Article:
The number of adults with congenital heart disease now exceeds pediatric patients who are born with the disease, thanks to continuing success in treatment and care through infancy, childhood and adolescence. But as lifespans expand, so do the pressures on healthcare systems and practices that for the first time are encountering adult congenital heart disease (ACHD) and the consequences of survival.
The flex points
Between 1.3 million and 1.5 million American adults are living with CHD, according to estimates, and the rolls are expected to grow over time. That trend largely is due to improvements in survival. In one projection, researchers determined that the mortality rate for infants between 0 and 51 weeks with CHD had dropped 3.2-fold while the number of CHD patients between 20 and 64 years had increased by a factor of 2.3 over a 42-year period (Popul Health Metr, online Oct. 15, 2015). The study used positive responses to a question about CHD in the National Health Interview Survey, which likely is an underestimation of the actual prevalence.
“What we are seeing is that there are more adults [with CHD],” says Karen K. Stout, MD, director of the ACHD program at the University of Washington School of Medicine in Seattle and a co-author of the study. “Not only are there more adults, but in many cases they actually require a lot of care because the long-term sequelae of their repairs start catching up with them.”
The authors projected that the prevalence of ACHD would plateau around 2050, with about 2.31 ACHD cases per thousand adults in the United States. Other prevalence estimates nearly double that figure. Their study and previous analyses, while highlighting the victory achieved by pediatric cardiologists and surgeons, raise flags about the adequacy of resources in the adult setting.
“Everyone realized we were at this tipping point where we saw patients surviving well,” says Michael J. Landzberg, MD, director of the Boston Adult Congenital Heart program at Boston Children’s Hospital. “We recognized there was this tremendous burden of not just potential disease but real disease that was occurring: heart failure, arrhythmia, systemic vascular disease, peripheral disease. These are some of heaviest resource utilizers across the country and across the world.”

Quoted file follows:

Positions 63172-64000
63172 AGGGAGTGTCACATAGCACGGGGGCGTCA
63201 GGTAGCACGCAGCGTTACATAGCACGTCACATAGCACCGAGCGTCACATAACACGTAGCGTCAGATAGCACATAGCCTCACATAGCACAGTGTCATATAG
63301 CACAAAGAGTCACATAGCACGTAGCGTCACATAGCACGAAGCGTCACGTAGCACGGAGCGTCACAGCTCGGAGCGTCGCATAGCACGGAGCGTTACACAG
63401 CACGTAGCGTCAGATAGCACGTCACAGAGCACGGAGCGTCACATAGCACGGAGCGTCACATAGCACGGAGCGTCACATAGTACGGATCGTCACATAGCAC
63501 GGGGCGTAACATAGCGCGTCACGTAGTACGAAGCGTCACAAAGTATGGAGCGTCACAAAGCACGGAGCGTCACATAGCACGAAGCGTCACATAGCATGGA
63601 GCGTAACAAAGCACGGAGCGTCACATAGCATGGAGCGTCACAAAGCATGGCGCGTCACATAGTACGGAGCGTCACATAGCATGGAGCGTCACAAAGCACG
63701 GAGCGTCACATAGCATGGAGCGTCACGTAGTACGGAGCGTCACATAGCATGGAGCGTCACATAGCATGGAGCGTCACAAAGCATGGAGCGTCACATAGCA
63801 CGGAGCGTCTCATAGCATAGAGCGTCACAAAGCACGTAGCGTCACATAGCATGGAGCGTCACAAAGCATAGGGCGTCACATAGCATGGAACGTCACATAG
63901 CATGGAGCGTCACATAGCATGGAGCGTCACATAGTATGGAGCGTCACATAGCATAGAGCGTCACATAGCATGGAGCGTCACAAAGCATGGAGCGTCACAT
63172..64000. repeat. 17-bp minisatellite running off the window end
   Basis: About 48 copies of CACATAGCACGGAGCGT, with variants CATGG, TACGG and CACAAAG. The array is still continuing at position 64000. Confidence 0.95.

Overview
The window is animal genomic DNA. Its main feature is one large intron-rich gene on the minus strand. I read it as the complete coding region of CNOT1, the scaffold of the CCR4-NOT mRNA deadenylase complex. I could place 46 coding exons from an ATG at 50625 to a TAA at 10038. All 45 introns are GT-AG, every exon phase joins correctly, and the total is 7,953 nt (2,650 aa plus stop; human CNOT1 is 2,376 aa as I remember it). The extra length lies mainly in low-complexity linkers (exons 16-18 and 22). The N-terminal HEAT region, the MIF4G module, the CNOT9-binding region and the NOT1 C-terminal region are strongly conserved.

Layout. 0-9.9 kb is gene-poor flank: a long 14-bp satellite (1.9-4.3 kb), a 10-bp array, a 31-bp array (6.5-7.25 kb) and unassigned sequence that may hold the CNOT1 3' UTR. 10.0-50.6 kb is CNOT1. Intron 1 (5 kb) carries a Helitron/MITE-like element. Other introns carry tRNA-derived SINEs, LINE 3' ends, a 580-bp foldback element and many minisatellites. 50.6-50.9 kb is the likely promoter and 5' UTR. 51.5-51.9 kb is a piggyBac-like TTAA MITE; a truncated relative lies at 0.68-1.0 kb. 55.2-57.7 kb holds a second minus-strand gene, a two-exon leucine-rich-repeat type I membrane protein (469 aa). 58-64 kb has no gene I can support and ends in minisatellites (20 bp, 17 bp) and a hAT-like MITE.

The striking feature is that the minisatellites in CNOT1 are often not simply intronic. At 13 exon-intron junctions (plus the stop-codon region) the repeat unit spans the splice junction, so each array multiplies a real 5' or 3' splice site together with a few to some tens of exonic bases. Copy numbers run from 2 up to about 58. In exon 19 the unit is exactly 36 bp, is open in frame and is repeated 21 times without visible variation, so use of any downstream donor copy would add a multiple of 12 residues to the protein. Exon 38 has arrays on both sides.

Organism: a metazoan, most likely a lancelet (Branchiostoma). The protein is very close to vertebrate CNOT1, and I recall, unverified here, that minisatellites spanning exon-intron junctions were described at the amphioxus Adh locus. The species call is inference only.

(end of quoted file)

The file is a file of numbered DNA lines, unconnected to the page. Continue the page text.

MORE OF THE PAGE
CHD, the most common birth defect in the United States, doesn’t fit easily into boxes. CHD refers to not one but a variety of conditions that can range in severity and complexity. It may be diagnosed during pregnancy, at birth or much later. The course of disease can vary greatly by individual patient, but early diagnosis improves the prognosis. Patients are rarely cured but rather have a lifelong disease that needs lifelong management.
“It is a strikingly heterogeneous group,” says Ami B. Bhatt, MD, director of the ACHD program at Massachusetts General Hospital in Boston. “People don’t necessarily have simple disease. They may have a disease that involves one lesion or multiple lesions and it may have been very complex when they were born or of minimal complexity, but none of that translates necessarily into the simplicity of their management.”
ACHD’s baby boomers
Stout, Landzberg and Bhatt are among ACHD physicians who are working to align existing and projected needs with a well-trained workforce, physician and patient access to ACHD expertise and a sound business model. A relatively new field, ACHD received its first guidelines in 2008 (J Am Coll Cardiol 2008;52:e143-e263) and subspecialty certification in 2012. The American Board of Internal Medicine began offering additional certification in 2015. Landzberg contributed to the guidelines, an upcoming revision of them and the subspecialty certification effort, and Stout and Bhatt along with three other physicians co-wrote the American College of Cardiology core cardiovascular training statement for ACHD (J Am Coll Cardiol 2015:65:1887-1898).
Bhatt also was the lead author on an American Heart Association statement on the care of ACHD patients who are 40 years old or older and aging-related issues. “That is our version of the baby boomer,” she says. “We included how to address congenital heart lesions which are first diagnosed in older age, consequences of childhood surgeries in adulthood as well as the importance of assessing risk for atherosclerotic disease which may develop independent of congenital heart disease.”
These also are the most cost-intensive age group. One study that assessed National